Both cases brought home the extent to which our cultural life is conducted at the level of effects rather than meanings. What matters is not the ideas or arguments communicated but the generalised emotions we are made to feel - whether it's the excitement of a really good clashing ruck or the nostalgic surge of a childhood harmony. It is almost bad taste to insist on the fact that words or images have specific meanings, because those meanings can so easily prove embarrassing.

This is hardly a disabling fact. Indeed, it's surprising how much ignorance is perfectly compatible with a notionally literate life. The exposure of this is a common enough experience, particularly when it comes to cliches, in which effect has frequently expanded at the expense of meaning. A colleague, for instance, recently asked me what "serried" actually meant in the phrase "serried ranks". I hadn't the faintest idea, or rather I did have a faint idea but it turned out to be completely wrong. Not one of a random sampling of professional writers could supply a confident answer either, so we eventually turned to the dictionary. My mental image of a disorderly line has now been replaced by the correct meaning - "in close or compact formation" - but I can't imagine that I'm alone in having allowed the word past so many times without asking to see its papers. And don't ask me what all this means because I'm not entirely sure.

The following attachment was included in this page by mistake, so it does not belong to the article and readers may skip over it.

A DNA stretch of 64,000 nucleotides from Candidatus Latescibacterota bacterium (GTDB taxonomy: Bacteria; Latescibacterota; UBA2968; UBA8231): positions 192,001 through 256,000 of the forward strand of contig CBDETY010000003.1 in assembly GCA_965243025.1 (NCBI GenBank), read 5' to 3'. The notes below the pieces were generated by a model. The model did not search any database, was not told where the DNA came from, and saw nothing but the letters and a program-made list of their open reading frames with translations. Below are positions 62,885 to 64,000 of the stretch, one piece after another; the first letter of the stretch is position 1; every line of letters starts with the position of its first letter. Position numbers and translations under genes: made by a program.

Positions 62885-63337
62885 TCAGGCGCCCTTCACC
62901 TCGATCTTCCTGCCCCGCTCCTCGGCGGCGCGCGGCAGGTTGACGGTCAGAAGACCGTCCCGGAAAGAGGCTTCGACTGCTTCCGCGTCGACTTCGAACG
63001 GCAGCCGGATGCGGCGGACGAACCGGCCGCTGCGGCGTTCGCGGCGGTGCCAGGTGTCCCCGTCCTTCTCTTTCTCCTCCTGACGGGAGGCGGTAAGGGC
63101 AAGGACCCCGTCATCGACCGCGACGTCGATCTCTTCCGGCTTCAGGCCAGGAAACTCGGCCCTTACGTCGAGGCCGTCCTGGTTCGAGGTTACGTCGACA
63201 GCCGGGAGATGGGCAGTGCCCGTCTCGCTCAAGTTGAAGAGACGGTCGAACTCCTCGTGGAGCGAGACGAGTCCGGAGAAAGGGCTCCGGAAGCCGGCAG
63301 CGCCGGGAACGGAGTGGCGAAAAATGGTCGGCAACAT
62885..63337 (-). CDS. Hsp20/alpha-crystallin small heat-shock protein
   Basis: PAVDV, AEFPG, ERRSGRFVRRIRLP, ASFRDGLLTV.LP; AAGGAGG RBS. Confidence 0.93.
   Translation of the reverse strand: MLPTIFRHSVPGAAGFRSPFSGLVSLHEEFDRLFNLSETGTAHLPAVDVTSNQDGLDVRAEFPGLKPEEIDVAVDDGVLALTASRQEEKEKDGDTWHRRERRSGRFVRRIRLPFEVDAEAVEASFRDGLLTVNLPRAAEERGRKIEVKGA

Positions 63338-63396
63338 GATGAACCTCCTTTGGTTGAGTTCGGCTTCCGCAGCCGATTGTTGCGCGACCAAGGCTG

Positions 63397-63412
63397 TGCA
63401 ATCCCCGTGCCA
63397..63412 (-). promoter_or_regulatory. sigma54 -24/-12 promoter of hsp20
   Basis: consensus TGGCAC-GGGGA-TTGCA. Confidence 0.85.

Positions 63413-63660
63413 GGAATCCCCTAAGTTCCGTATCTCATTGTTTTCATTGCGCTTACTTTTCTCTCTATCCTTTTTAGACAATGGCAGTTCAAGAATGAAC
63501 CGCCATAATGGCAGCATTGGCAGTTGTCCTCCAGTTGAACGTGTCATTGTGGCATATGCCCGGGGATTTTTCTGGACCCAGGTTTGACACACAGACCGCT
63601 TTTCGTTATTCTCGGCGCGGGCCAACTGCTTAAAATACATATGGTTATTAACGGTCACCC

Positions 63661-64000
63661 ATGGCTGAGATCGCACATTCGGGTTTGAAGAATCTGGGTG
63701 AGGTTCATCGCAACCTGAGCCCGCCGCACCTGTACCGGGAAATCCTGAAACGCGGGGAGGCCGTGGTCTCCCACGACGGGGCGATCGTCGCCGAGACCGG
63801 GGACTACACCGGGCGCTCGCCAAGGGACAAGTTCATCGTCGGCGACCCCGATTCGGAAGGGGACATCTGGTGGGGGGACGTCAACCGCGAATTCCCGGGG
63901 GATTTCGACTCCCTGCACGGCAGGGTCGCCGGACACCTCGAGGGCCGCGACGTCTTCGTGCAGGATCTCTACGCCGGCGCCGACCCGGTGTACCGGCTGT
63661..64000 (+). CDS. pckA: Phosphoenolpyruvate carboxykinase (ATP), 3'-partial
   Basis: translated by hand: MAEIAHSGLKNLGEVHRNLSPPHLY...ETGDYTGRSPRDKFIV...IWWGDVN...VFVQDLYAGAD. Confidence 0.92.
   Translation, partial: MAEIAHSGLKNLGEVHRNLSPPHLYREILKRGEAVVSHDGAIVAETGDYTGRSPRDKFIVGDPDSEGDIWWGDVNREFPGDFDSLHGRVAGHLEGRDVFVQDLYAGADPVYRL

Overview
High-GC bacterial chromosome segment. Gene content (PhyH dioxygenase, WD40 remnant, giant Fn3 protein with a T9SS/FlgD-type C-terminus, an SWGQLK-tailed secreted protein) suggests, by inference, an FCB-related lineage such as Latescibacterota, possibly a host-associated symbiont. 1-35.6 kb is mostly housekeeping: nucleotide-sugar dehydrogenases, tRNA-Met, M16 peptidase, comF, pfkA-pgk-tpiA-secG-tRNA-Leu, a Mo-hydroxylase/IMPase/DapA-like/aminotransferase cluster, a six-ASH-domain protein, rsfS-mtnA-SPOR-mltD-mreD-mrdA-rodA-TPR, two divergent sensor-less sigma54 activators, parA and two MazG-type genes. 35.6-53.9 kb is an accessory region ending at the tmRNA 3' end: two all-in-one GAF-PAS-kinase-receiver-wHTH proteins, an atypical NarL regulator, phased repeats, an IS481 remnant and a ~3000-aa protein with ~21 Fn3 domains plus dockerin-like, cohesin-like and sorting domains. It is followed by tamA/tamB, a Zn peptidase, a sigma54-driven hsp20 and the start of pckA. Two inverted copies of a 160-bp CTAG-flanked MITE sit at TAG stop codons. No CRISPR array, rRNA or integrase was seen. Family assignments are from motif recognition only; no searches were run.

Arts and Entertainment

Film Leonardo DiCaprio hunts Tom Hardy

Arts and Entertainment
And now for something completely different: the ‘Sin City’ episode of ‘Casualty’
TV
Have you tried new the Independent Digital Edition apps?
Arts and Entertainment

ebooksNow available in paperback
Arts and Entertainment

ebooks
Latest stories from i100
Have you tried new the Independent Digital Edition apps?
SPONSORED FEATURES

ES Rentals

    Independent Dating
    and  

    By clicking 'Search' you
    are agreeing to our
    Terms of Use.

    Turkey-Kurdish conflict: Obama's deal with Ankara is a betrayal of Syrian Kurds and may not even weaken Isis